Progress in the early detection and treatment of cancer requires accurate model systems to further evaluate new, promising discoveries. Small animal, and in particular mouse, model systems are attractive to researchers for numerous reasons, including their ease of use and well-described platforms. Immunotherapy has revolutionized clinical oncology, but lacks pre-clinical models of the human immune system and human cancer to investigate new modalities and limitations/toxicities of treatment regimens. The ability to grow human tumors in immunodeficient mice (so-called patient-derived xenografts, or PDXs) allows researchers to work directly with human cancer tissue in a controlled setting. However, PDX models are limited by their lack of an intact immune system. The broad objective of this proposal is to validate an in vivo model to evaluate human tumors in the context of a complete and intact human immune system in a completely personalized and autologous fashion. Herein, we propose to: (1) validate the ability to establish humanized mice from patients with melanoma; (2) evaluate tumor growth and lymphocyte development in autologous human melanoma tumors established in humanized mice; and (3) validate the ability of this humanized system to serve as a model for cancer immunotherapy treatment response and toxicity. In each of these areas, we will leverage our multi- institutional team's individual expertise along with our institutional infrastructure to maximize the success of the experimental aims. Furthermore, we will participate in the Oncology Models Forum and utilize the NCIP Hub resources to ensure that the methodology, data, and biologic model systems that result from this project are made widely available to the general research community for future, hypothesis-driven research. Taken together, the studies described in this research proposal will meet multiple goals and address several unmet needs identified in this grant opportunity, thus significantly enhancing the applicability of a fully autologous and immunocompetent precision model system for use in translational oncology research.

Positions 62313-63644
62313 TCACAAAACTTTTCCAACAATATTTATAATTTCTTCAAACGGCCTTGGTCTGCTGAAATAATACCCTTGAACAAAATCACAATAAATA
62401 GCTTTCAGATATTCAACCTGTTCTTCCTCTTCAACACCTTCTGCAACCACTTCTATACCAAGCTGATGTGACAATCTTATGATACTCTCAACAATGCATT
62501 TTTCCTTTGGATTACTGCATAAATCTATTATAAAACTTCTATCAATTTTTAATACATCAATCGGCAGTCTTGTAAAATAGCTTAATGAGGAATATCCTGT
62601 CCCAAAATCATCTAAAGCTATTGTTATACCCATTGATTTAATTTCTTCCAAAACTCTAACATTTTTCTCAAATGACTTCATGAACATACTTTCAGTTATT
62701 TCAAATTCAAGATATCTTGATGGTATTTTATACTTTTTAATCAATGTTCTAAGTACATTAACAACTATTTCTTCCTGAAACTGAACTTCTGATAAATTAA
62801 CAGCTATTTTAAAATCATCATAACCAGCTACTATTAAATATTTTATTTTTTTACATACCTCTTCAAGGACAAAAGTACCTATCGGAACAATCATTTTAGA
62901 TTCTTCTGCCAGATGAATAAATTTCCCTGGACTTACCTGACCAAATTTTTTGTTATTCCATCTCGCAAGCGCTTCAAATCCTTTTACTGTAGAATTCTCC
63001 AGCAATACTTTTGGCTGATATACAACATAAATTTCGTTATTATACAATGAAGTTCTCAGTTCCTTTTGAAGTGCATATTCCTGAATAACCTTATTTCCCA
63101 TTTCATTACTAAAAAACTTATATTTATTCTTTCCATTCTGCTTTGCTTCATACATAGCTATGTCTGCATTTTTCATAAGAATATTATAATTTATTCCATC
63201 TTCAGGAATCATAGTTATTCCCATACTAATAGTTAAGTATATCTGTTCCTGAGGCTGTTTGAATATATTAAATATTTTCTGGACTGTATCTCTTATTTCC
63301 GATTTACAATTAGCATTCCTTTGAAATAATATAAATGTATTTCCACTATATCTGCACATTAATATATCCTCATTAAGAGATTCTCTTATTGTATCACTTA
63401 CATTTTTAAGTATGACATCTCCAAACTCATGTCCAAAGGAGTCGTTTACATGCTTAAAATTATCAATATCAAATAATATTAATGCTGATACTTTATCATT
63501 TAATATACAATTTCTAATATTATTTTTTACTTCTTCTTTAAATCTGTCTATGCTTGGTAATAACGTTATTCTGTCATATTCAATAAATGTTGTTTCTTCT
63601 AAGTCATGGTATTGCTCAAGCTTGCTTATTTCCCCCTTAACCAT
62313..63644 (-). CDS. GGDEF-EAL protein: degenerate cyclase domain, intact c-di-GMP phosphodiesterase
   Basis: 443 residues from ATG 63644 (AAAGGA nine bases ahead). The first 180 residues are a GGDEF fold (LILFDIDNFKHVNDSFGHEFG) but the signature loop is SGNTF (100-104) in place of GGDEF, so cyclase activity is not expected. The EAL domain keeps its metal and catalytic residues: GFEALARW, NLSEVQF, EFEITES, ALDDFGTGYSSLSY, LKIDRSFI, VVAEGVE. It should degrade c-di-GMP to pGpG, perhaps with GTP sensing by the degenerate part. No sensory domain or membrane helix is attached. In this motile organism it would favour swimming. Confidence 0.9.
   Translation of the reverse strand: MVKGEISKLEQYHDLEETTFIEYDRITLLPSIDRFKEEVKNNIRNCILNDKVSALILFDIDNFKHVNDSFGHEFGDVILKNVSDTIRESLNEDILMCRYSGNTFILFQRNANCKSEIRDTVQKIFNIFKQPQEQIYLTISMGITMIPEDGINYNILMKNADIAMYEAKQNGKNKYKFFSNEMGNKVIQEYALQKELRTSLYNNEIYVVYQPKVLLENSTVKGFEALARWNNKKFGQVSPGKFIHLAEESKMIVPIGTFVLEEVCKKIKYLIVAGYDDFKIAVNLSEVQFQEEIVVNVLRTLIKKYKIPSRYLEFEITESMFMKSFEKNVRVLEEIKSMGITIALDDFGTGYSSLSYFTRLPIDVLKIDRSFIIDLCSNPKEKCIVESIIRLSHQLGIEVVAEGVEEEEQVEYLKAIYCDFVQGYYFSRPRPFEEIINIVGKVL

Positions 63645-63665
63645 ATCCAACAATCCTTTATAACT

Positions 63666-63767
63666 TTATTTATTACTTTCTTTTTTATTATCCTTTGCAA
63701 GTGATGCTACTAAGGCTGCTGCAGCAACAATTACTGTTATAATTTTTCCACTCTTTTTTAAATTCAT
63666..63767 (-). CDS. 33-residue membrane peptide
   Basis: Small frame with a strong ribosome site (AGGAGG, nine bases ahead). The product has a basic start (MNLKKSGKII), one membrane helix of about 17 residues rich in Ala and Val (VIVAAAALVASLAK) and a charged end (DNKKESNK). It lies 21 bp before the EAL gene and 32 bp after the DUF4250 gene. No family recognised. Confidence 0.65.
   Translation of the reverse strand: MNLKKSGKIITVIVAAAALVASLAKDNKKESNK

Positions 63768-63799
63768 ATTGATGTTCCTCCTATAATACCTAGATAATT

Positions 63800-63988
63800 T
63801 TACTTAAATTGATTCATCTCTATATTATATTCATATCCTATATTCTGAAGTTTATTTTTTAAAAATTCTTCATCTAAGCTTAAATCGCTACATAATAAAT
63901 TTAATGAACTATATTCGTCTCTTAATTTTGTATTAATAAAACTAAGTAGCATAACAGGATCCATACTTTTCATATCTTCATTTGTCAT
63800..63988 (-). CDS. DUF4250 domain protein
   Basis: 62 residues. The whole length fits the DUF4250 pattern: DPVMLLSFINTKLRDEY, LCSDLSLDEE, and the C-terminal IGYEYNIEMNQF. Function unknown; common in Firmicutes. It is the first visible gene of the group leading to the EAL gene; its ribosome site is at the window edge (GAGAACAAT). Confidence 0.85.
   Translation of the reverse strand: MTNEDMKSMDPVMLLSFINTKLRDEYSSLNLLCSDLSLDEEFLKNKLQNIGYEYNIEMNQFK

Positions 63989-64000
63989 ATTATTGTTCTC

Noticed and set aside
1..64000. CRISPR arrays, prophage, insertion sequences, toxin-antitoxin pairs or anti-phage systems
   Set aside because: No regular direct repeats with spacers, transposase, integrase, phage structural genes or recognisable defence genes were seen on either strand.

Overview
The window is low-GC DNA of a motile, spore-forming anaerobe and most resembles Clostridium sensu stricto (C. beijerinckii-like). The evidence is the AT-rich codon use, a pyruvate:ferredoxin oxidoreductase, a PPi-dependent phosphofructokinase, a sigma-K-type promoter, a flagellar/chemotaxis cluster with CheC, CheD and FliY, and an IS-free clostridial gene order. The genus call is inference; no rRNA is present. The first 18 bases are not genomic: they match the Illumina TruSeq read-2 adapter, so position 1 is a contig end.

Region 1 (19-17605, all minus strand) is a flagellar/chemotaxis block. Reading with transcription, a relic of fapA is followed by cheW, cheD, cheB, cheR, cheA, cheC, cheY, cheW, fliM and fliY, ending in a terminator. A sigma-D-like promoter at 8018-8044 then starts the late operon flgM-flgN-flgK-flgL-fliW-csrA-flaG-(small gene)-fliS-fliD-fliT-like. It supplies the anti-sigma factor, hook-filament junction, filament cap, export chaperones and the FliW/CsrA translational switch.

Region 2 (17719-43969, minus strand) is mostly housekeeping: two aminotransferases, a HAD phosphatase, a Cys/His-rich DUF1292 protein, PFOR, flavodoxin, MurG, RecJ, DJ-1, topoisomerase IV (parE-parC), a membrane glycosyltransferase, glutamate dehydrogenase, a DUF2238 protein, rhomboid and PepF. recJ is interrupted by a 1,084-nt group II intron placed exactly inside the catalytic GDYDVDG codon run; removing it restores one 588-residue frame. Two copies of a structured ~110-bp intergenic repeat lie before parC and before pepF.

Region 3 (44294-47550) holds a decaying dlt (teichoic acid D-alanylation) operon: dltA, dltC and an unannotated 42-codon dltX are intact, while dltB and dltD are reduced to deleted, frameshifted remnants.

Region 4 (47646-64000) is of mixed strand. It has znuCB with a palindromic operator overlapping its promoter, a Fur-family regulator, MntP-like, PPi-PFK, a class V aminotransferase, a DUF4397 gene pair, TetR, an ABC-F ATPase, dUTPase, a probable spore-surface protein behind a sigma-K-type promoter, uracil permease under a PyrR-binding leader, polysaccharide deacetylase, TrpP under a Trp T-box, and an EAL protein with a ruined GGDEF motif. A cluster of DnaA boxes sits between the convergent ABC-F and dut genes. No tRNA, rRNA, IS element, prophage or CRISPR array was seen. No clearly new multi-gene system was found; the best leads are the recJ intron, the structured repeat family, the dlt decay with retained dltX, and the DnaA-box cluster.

Conclusions drawn from a model system are only as valid as the understanding of that model system. Our plan to more clearly define the ability of an autologous, fully humanized mouse system to model human biology, immunobiology, and treatment response and toxicity would allow investigators to appropriately and robustly use this system for future, hypothesis-driven cancer research. It fulfils a critical translational gap in modeling human cancers in the context of an intact immune system. Our plan to rigorously validate this model, utilizing the NCI Oncology Models Forum to facilitate collaborations and make these models widely available, will create a tremendous resource for the oncology research community moving forward.